JOHN CONNELL By Paul Henrickson, Ph.D.

© 2002

tm. © 2007

Sometimes, as John Connell and I have discussed, a real talent slips by unrecognized and because of the particular time and place never gets into the stream. Imagine, if you can, what might have been the case had a man like the Norwegian expressionist painter Edvard Munch made his appearance in sixteenth century Italy. It would be easy to dismiss the question, or the challenge, by stating it could never happen, but, if it did happen, quite likely the vast majority of the responses would have been life-threatening, for sure, it would have been very unlikely he would have found a patron. He would have been in the wrong place at the wrong time. However, now, today, and this is important to recognize, many of us have absolutely no difficulty in looking at Leonardo’s “Mona Lisa” on the same wall as Munch’s “Scream”. Now, one question is: what does that tell us about us? As a 21st Century observer we have little difficulty in accepting both images as legitimate expressions worthy of our thoughtful consideration as works of art and we can move back and forth from one to the other in a modicum of psychic comfort and ease whereas I believe it unlikely members of the Medici family would have had the ease, to say nothing of the flexibility of thought process, to have been able to accomplish the task. Even the 18th Century Madame de Stael may have had some serious responsive moments. The point of this illustration is that in the past half-millennium highly significant changes have occurred in our talents to perceive.

Edvard Munch: “Scream”

Annibile Caracci: drawing

In regard to John’s work, I have no record of having published a criticism at any time, while I wrote for The Santa Fe Reporter. I do remember seeing an exhibition of his work at the Linda Durham Gallery, then on Canyon Road. I remember I had found it perplexing, destructive, and promising. Retrospectively it had reminded me of the work of a German, Anselm Kiefer, I had seen at Saatchi & Saatchi in London, which had shocked, angered and amused me. I had been amused, finally, because of the extravagant sizes, 12’, 15’ and maybe even 18’ in one dimension and the quantity of straw which suggested that perhaps a family of mice, not unlike creating an ant farm, might quite thoroughly enjoy allowing themselves to play a friendly game of hide and seek with a family of homosapiens co-existing in the same larger shelter and serving the mutual purpose of providing mutual pastime entertainment for the two groups of mammals. I never discussed with John what it was he had in mind with his straw and tar freestanding assemblages. Connell’s drawings, on the other hand, are titillating and not so vaguely oriental. I was thrilled when Elizabeth Harris had selected him to create the stage-set for one of her theatre pieces. They functioned very well that way and, one again, she showed Santa Fe the way to go as she had done with her production of Gilbert and Sullivan’s “Mikado”.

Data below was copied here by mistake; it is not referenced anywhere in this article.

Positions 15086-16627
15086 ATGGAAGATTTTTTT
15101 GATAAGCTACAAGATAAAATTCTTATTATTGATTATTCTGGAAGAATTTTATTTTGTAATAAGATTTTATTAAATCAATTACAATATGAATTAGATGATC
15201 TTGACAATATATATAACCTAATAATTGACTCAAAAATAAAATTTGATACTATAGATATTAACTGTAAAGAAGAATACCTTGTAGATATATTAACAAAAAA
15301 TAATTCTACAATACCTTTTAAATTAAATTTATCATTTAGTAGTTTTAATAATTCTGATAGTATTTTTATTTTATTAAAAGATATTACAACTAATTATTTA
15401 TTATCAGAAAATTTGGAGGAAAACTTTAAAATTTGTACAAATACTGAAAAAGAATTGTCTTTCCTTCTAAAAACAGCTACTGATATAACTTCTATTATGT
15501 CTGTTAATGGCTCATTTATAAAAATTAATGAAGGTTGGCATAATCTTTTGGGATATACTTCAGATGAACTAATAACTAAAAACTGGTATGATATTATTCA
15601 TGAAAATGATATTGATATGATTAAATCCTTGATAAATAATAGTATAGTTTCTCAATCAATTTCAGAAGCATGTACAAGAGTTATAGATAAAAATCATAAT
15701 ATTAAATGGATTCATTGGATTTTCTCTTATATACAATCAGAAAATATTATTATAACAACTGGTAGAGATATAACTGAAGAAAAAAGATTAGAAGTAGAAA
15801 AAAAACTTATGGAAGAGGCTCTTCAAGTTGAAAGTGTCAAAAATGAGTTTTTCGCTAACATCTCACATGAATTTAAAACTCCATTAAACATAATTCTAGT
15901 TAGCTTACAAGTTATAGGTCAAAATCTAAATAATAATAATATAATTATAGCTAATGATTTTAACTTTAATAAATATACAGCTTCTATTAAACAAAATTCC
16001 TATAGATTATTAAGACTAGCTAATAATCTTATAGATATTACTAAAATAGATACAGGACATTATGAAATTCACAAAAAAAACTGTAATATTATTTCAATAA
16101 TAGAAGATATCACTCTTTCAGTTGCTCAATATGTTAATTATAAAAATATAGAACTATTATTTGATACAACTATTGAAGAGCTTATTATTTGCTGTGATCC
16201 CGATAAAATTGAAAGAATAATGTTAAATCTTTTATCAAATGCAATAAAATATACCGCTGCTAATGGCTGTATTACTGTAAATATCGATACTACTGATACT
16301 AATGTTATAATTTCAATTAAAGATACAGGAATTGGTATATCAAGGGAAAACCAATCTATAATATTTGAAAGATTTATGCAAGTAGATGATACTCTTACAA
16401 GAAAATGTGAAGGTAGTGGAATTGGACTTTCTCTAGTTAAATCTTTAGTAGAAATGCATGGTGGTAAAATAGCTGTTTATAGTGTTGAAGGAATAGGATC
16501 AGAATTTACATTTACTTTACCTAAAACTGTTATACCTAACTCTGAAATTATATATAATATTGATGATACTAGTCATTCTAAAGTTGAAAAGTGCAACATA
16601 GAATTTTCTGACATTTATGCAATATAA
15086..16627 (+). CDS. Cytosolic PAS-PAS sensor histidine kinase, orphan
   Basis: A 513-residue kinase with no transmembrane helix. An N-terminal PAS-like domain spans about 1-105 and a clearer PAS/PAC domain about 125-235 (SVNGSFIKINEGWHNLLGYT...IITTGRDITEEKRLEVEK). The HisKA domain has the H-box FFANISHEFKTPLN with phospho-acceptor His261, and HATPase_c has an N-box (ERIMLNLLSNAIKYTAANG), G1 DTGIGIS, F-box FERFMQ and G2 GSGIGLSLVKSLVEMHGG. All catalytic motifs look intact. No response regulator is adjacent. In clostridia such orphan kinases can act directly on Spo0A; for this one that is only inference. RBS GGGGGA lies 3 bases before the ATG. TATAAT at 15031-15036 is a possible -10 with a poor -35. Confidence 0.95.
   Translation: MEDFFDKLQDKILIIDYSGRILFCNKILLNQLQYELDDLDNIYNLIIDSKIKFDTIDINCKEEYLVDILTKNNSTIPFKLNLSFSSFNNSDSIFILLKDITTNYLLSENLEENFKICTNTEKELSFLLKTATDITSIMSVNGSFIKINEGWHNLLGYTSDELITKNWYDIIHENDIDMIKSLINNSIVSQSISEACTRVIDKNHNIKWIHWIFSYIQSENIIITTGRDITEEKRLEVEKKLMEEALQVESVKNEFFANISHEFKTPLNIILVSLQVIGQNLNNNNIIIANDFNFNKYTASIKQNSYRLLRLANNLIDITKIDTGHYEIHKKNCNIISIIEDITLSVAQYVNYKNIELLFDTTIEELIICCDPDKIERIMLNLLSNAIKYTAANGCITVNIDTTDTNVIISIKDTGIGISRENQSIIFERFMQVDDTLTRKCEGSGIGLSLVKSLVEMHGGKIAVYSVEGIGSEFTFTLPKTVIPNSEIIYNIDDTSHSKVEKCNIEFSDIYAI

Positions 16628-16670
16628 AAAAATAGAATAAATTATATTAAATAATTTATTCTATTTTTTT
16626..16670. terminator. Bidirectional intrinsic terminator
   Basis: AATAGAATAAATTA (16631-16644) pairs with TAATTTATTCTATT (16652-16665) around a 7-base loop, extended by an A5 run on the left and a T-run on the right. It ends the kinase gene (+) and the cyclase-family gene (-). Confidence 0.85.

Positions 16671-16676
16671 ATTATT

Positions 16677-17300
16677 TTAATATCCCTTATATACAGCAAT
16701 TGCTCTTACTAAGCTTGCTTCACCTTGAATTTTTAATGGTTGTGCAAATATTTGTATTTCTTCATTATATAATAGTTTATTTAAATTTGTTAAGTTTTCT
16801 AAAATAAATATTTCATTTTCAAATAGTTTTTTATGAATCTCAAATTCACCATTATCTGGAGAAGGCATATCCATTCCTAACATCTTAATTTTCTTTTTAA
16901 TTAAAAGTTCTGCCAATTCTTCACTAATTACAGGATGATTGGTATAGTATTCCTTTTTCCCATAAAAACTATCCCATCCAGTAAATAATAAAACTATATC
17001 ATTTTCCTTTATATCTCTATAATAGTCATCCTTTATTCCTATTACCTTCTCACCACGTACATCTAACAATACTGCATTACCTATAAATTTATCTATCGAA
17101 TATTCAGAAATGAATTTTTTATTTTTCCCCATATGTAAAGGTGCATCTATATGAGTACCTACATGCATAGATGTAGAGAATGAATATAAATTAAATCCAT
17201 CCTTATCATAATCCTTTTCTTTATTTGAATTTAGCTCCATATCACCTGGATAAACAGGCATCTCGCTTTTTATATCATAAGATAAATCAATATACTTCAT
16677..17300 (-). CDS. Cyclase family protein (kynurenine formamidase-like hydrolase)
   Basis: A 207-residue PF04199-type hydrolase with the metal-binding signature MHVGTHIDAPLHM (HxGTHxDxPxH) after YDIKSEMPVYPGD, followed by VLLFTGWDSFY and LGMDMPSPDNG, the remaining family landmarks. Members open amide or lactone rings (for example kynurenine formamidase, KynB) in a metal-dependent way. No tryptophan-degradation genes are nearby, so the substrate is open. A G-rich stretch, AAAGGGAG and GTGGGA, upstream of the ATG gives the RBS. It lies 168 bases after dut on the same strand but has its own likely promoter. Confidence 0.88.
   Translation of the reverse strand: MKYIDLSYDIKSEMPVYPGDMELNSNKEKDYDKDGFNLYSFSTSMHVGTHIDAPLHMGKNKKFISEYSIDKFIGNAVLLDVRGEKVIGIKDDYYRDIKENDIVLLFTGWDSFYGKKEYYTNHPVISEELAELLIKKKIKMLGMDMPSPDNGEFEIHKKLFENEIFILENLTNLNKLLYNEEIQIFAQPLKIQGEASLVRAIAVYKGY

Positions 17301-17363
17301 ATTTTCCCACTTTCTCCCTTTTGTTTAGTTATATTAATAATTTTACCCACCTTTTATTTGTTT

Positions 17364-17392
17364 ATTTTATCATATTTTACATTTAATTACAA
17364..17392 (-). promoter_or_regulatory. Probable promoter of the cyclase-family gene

Connell, pen drawing of a heron

Connell, pen and ink drawing

Ernest Borein: “portrait”

Enest Borein: “Bucking Bronco”

Gromaire: “Balustrade” ”

Gromaire: “Nude”

John Yates: “Standing”

William Stanley Hayter: “Untitled”

Michelangelo Buonarotti

Rembrandt van Rijn

Rembrandt van Rijn

Zen,P: “Standing Figure”

Paul Henrickson: “Sherif”

Chuzo Tomatzu: “Sumi Drawing” What is revealed in the collection of drawings above is evidence of the varying degrees that the marks artists use in order to indicate or describe certain visually detected qualities may claim and retain existential independence from the subjects they describe and still

describe qualities of that subject. This is most readily observed in the last three drawings, by Zen, Henrickson and Tomatzu.